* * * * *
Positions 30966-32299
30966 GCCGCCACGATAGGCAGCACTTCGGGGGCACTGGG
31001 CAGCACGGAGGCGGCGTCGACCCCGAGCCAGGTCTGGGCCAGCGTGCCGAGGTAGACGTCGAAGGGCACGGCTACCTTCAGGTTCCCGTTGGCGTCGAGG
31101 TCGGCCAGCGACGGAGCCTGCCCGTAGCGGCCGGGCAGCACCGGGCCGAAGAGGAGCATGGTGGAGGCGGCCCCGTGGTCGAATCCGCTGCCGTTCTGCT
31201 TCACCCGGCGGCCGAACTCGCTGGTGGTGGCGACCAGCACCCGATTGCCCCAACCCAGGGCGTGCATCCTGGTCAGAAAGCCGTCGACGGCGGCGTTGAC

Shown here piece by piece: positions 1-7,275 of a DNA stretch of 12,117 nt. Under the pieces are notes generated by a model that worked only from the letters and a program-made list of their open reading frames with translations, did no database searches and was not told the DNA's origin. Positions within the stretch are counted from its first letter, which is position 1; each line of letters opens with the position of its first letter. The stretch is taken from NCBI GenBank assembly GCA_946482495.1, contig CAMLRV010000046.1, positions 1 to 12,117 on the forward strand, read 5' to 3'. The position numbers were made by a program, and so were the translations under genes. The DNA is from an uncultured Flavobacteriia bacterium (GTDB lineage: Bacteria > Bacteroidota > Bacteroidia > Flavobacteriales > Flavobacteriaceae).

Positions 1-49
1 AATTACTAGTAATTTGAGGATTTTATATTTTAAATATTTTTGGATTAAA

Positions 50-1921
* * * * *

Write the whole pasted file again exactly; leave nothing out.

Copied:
Positions 30966-32299
30966 GCCGCCACGATAGGCAGCACTTCGGGGGCACTGGG
31001 CAGCACGGAGGCGGCGTCGACCCCGAGCCAGGTCTGGGCCAGCGTGCCGAGGTAGACGTCGAAGGGCACGGCTACCTTCAGGTTCCCGTTGGCGTCGAGG
31101 TCGGCCAGCGACGGAGCCTGCCCGTAGCGGCCGGGCAGCACCGGGCCGAAGAGGAGCATGGTGGAGGCGGCCCCGTGGTCGAATCCGCTGCCGTTCTGCT
31201 TCACCCGGCGGCCGAACTCGCTGGTGGTGGCGACCAGCACCCGATTGCCCCAACCCAGGGCGTGCATCCTGGTCAGAAAGCCGTCGACGGCGGCGTTGAC

Shown here piece by piece: positions 1-7,275 of a DNA stretch of 12,117 nt. Under the pieces are notes generated by a model that worked only from the letters and a program-made list of their open reading frames with translations, did no database searches and was not told the DNA's origin. Positions within the stretch are counted from its first letter, which is position 1; each line of letters opens with the position of its first letter. The stretch is taken from NCBI GenBank assembly GCA_946482495.1, contig CAMLRV010000046.1, positions 1 to 12,117 on the forward strand, read 5' to 3'. The position numbers were made by a program, and so were the translations under genes. The DNA is from an uncultured Flavobacteriia bacterium (GTDB lineage: Bacteria > Bacteroidota > Bacteroidia > Flavobacteriales > Flavobacteriaceae).

Positions 1-49
1 AATTACTAGTAATTTGAGGATTTTATATTTTAAATATTTTTGGATTAAA

Positions 50-1921